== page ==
At Hansa Cequity, we believe successful enterprises of tomorrow will be the ones who can organize and leverage customer information at speed , to optimize their marketing performance, increase accountability, improve profit and deliver growth. Hansa Cequity insights will bring to you trends and insights in this area and it's our way of sharing best practices so as to help you accelerate this culture and thinking in your organization. We call this kind of an approach Analytical Marketing and we will constantly bring in "best practices" for improving your capabilities in Analytical Marketing.

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How would you start doing Analytics?

  
  
  

Recently a client asked me an interesting question: How would you start analytics in an organization? The question was interesting from many perspectives:

1. What exactly is analytics and does the name describe the function?

2. How should one go about starting doing the work that analysts are supposed to do?

3. Where should the Analytics team report-is it part of a marketing team or somewhere else?

4. What kind of issues should analytics try and solve?

5. How much money needs to be invested to really make Analytics work?

My experience across both Retail & Retail banking has been that it is best to start small, very small! A lot of analytics can be done on an excel sheet and does not require a PhD in statistics to do. The simpler the analysis the “lesser” is the barrier in implementing the call for action that emanates from it. So my first suggestion to anyone starting out this kind of work is to follow the well know “KISS principle”(Keep it simple stupid). The most important next step from here is to choose the business area where you want to make an impact. I would go for the counter intuitive bit here and try to make your analysis work for a business unit that is not doing so well. Businesses doing very well, have a lot of competing ideas clamouring for a share of the credit. It’s in the businesses that need help, that you will find maximum support.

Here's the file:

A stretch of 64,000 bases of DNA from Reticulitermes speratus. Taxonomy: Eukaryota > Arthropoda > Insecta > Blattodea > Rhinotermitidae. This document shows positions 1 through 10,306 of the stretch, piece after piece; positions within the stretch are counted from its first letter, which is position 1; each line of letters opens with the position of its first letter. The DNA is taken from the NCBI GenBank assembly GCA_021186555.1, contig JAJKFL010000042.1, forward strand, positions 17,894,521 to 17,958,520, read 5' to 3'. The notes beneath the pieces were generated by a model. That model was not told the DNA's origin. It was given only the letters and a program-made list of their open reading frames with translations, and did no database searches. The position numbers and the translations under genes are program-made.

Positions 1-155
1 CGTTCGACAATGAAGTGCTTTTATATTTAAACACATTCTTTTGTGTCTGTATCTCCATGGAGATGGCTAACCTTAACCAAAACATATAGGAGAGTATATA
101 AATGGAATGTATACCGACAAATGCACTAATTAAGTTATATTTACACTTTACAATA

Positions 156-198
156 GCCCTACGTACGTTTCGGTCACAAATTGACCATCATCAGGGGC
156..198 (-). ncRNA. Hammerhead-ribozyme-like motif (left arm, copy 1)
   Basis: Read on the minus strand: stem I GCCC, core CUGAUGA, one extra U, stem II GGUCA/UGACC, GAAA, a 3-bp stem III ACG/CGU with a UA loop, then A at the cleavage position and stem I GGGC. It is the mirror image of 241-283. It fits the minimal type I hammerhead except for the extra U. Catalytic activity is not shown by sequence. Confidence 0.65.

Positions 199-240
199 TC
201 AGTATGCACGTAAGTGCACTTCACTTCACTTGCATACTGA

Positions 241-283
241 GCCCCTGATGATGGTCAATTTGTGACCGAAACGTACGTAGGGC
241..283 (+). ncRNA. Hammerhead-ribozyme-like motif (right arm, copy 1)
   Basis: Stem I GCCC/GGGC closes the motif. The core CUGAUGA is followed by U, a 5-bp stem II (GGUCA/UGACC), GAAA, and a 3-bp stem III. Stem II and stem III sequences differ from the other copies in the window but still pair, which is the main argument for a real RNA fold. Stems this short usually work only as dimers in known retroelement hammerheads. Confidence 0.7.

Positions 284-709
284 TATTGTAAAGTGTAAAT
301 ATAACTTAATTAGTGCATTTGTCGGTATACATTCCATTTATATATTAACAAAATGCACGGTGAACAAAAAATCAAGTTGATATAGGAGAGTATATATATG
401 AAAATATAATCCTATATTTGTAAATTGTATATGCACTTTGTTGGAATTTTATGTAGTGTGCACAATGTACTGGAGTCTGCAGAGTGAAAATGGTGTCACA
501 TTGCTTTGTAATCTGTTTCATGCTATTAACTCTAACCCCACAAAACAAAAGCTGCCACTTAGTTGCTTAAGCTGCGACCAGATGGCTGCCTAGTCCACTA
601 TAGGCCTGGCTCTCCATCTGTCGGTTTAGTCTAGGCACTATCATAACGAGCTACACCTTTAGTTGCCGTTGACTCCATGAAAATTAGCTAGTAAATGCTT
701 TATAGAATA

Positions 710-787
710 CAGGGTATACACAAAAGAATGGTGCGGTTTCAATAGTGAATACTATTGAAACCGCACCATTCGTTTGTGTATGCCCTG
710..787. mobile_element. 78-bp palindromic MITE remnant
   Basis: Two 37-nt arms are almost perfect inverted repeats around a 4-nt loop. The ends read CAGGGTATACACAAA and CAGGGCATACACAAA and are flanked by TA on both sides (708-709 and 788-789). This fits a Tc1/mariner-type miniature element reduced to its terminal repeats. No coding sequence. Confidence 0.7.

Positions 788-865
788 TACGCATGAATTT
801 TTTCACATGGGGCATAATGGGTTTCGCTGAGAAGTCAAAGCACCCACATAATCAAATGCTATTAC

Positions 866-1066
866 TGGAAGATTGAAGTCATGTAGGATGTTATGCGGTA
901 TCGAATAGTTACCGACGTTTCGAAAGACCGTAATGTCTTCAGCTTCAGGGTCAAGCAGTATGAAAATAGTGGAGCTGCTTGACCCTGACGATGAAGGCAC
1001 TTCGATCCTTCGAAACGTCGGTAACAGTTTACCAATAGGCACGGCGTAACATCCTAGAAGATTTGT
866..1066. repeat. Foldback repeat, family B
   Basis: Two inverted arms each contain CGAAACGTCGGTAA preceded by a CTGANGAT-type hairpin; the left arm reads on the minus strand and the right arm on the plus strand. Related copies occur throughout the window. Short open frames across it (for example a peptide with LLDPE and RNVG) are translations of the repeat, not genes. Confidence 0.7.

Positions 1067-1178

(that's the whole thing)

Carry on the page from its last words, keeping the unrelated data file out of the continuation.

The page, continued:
And finally I would say that choose business themes that are close to the CFO’s heart! The CFO’s support for analytics is probably the most critical part of what you would do-this forms the building blocks on which you can scale up your efforts in the years to come! I have often come across situations where organization seem to believe that investing in top end statistical resources and buying high end technology is enough to extract value from analytics. The truth is vastly different and I strongly believe that embedding simple ideas and focussing far more on execution is critical for an organization to succeed in analytics based strategy.

 Here is a very interesting article that talks about how organization structure is the key ingredient that allows success in large CRM program implementations. Read this Mc Kinsey article here:  Turbocharging Marketing

Stronger customer relationships have grown increasingly vital to companies vying for competitive advantage in today’s complex, multi-channel marketplace. Many proactive players, acknowledging the need for greater focus on strengthening customer relationships, have invested millions of dollars in the databases and technology required to support a customer-centric approach. In spite of their efforts, many have failed to elevate CRM performance to their targeted level. — McKinsey & Company, “Marketing Organization: The Key to Turbocharging Customer

Comments

Great Insight!! However I tend to not agree with the idea of KISS for going analytics way. Simply putting, doing analysis in Excel or any program isn't really a challenge, the real challenge is to hire a skill set that know what to interpret from the output which doesn't come from 'common sense' always. Quoting Jerry Bernhart, of Bernhart and 
 
Associates,"A hammer is a hammer, but the best 
 
carpenters know how to swing it. There is a big difference between the number cruncher who understands it from a 
 
textbook perspective and the true market analyst who can interpret it and apply it to the business". My personal experience in wide variety of Industry verticals both in India and abroad is that the organizations who do not see the difference between doing Excel analysis and real analytics regret their ignorance later :).
Posted @ Sunday, March 14, 2010 9:34 AM by Chandresh Sanwal
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